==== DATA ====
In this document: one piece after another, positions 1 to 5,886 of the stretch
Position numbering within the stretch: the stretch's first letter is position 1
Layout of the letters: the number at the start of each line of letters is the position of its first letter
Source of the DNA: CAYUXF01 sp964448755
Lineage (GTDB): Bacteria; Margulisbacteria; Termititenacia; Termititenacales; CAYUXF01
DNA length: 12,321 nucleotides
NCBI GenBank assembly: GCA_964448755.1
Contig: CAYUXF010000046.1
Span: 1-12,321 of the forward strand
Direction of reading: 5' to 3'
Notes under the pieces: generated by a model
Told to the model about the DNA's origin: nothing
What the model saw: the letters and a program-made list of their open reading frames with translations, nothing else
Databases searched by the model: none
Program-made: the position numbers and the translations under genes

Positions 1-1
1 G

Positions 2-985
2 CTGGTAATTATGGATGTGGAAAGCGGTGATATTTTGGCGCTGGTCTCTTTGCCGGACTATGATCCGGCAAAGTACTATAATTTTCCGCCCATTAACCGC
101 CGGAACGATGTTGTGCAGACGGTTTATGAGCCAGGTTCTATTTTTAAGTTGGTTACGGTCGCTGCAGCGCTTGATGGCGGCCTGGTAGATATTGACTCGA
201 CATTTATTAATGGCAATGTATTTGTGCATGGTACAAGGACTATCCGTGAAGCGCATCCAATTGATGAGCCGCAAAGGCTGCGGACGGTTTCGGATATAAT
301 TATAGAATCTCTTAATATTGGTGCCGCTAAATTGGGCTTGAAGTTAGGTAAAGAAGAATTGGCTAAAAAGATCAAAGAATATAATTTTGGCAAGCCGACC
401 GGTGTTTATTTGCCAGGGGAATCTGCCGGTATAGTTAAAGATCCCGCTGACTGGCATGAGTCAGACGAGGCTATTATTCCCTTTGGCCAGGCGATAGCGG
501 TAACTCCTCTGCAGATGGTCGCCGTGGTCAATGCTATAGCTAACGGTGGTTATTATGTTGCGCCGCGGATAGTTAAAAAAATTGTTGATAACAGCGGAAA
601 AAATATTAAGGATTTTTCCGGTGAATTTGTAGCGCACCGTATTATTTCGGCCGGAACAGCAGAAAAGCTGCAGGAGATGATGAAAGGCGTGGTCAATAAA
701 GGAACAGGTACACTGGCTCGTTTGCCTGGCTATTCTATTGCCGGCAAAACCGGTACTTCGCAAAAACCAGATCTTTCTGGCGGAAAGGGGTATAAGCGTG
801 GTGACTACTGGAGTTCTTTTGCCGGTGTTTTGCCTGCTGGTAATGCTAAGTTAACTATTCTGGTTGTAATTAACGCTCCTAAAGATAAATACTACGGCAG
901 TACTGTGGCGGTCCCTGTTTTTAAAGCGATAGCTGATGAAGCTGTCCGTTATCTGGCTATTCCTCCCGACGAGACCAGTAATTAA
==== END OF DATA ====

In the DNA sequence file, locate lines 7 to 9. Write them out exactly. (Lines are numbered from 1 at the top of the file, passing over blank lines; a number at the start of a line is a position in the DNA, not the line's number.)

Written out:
NCBI GenBank assembly: GCA_964448755.1
Contig: CAYUXF010000046.1
Span: 1-12,321 of the forward strand